Some days your novels will be narrowed down to grocery lists
and the screenplay burbling inside will pinch into a note
you leave the kids to walk the dog or change their sheets.
There are so many blank pages you could fill, poems you jot
on the margins of your day, what you tell yourself you’ll transpose
later, after dinner’s on the table, after the phone stops ringing,
after you get more gas in the car. It’s alright. Maybe, now, your prose
is meeting some other page, absent of a pen or the room to use it in.
What will be written here is more than words will ever do.
This vast and vibrant book that’s always writing you.
~ Maya Rachel Stein (what will be written there)
Writing Exercise: Each day for one week, fall in love at least three times.
Write in detail about each.
I’m in love with Tulip Bones
I finally sent the last of the file boxes stacked in corners to the storage unit. Important papers like income tax documents and years of spiral notebooks in which I wrote the stuff of my craft. I kept aside one heavily tabbed and labeled book of un-transcribed scenes to peruse later, tore out beginnings of poems, notes, and writing exercises. A page caught me, would not be filed. At the top in my handwriting, “We can fall in love with a star or species of wildflower, or a human being who is different from ourselves, or music.” Yes, I thought, but fall in love, three times a day?
I don’t know why I couldn’t let it go because surely this is something you feel through, not think through. In love is not an act of will, but a recognition, tap on the heart, an awareness that burrows in, says ‘hold me.’ Something deep in the cells for more than the moment. The very instant it becomes a part of oneself in love viscerally remembered. I glanced at that sheet of paper for two days before I found a hint to the question I couldn’t articulate. Buried in a beautiful short film about art-journals with artist and sage Paulus Berensohn. “Art is being present to something. Love is to pay attention.”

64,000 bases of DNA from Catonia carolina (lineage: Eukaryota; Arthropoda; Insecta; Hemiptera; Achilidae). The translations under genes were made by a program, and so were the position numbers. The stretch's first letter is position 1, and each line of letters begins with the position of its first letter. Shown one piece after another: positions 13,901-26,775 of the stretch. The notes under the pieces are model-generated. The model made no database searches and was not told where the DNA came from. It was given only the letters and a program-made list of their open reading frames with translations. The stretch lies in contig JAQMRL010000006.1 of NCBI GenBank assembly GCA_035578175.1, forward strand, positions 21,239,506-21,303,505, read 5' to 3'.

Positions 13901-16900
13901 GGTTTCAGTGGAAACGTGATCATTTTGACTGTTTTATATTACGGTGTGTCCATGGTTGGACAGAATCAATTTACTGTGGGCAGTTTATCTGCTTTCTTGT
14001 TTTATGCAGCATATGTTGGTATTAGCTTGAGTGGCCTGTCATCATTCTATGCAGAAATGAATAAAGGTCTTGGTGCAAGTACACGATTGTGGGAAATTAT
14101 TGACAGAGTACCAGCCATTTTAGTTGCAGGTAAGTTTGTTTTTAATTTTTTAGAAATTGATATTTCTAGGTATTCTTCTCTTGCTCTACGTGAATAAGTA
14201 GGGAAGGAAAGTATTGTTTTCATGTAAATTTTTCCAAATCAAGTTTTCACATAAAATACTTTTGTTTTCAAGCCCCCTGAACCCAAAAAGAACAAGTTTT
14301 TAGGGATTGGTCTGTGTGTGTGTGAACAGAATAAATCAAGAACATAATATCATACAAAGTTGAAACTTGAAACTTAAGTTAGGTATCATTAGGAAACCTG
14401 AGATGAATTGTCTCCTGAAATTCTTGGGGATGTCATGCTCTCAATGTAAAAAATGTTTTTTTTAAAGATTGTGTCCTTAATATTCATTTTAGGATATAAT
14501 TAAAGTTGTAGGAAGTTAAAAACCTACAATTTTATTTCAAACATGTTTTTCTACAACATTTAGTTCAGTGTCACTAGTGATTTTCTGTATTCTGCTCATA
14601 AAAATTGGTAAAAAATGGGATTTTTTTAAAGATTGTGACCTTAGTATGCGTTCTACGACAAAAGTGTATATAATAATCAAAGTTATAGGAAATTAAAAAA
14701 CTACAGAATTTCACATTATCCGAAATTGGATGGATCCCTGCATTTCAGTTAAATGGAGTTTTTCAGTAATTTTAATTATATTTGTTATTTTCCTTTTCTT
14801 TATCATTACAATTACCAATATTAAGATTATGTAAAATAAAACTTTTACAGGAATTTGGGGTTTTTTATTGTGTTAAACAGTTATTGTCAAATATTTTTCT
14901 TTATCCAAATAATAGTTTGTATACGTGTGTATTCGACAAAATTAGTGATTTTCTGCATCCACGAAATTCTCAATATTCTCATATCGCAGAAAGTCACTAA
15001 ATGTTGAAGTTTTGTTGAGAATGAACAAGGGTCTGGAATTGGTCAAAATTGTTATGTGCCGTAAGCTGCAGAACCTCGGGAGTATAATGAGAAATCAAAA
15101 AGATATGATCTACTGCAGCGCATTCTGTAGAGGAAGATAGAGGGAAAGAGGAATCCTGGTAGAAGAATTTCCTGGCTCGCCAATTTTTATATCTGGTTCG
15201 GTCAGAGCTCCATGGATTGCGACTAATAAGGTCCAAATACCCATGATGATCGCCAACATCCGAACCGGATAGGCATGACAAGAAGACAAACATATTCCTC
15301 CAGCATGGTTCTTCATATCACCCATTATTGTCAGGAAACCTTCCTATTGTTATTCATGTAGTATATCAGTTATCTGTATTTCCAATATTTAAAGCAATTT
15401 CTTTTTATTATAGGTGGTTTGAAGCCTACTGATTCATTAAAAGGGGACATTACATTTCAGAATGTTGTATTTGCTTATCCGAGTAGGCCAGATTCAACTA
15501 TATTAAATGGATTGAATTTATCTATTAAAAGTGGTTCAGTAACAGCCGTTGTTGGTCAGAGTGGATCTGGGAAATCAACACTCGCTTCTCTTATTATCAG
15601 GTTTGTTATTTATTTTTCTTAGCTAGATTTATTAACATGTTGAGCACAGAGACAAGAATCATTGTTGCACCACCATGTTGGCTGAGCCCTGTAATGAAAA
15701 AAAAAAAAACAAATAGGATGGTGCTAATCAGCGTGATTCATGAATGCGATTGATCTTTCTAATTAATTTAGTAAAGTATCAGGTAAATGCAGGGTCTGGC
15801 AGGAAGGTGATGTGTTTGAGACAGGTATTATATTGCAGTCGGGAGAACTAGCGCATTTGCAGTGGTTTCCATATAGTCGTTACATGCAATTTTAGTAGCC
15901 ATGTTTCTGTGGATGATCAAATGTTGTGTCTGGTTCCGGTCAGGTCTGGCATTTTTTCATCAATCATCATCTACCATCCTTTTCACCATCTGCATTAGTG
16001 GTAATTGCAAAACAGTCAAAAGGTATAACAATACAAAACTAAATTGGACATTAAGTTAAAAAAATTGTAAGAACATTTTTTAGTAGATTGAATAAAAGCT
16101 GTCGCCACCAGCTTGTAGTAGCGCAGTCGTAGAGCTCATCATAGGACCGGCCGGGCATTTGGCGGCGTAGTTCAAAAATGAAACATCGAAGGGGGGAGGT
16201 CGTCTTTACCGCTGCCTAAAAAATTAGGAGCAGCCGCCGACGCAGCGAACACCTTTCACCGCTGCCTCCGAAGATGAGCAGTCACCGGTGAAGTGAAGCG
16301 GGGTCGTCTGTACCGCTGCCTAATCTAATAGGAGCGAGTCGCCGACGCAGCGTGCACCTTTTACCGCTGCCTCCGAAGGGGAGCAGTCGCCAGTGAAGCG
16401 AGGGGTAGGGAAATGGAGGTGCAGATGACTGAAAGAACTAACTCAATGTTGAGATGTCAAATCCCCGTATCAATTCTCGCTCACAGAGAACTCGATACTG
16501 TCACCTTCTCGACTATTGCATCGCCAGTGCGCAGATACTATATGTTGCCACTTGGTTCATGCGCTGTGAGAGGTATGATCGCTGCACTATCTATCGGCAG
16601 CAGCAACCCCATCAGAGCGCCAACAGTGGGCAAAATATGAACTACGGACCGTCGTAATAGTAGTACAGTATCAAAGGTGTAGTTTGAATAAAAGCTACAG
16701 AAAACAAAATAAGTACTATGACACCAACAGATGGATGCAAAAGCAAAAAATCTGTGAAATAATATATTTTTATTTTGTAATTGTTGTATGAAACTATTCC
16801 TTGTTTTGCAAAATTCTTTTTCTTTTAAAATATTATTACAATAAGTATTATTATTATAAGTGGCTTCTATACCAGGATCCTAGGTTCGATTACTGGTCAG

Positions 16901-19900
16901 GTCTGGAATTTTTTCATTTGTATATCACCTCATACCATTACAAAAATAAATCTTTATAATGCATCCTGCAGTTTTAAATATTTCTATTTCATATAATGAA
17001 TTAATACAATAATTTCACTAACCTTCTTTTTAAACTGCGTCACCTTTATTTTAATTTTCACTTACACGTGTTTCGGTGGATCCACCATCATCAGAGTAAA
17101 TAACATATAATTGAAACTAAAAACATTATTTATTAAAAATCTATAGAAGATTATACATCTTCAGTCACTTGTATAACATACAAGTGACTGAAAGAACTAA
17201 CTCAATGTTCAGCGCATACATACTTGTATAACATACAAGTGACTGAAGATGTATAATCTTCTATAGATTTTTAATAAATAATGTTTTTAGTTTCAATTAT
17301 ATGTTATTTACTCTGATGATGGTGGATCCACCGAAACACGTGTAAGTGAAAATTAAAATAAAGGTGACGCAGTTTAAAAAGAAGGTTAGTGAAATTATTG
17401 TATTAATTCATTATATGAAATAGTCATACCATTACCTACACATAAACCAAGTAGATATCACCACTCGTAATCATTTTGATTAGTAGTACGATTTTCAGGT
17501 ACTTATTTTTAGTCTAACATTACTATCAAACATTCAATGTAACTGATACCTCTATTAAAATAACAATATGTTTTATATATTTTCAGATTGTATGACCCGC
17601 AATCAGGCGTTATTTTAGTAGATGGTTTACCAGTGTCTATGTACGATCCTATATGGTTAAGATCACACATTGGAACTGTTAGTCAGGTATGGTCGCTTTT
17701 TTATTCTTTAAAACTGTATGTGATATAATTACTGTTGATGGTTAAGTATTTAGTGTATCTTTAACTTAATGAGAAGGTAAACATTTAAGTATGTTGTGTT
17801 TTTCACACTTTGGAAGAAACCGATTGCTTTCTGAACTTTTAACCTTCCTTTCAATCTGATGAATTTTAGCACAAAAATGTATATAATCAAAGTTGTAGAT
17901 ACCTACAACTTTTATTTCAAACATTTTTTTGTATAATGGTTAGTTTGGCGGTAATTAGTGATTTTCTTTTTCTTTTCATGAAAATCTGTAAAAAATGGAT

Tulip bones grabbed me on a day I was too blue to do more than notice the flowers’ delicate dance, how the petals looked as if they spoke sign language, their colors of age richer, more peaceful. Rereading a favorite book these past weeks, I noticed the storytelling as the kind you’d hear around a campfire, or at a table one afternoon over coffee or tea or beer. The form unconventional in novels, and masterfully done. This morning when I stepped out I noted the sultry air. Was surprised by the wind blowing eight blocks away at the bay. Wind that rendered birds stationary flapping aloft, where herons spread legs to stand rooted in water whipped sideways. Where everything color clings to is swept aside, nothing left but the pure pale yellow of the sun’s robes on the sky. My own body was pushed so photos blurred.
Back home, such a short distance, I looked up to pink clouds on a field of the sweetest baby blue. I understood, felt it. To pay attention is indeed Love. The kind in love follows. Indeed writing me. Have you felt it?
What is the whole of our existence but the sound of an appalling love! ~ Louise Erdrich
(from The Last Report on the Miracles at Little No Horse)
Another small journey Getting to Wise.
A Writers Life.
A secret: Walking slowly is hard for me.
A favorite: The sound of palm trees in the wind like mountain streams or ocean surf.
Like what you read? Sign up for updates in your inbox.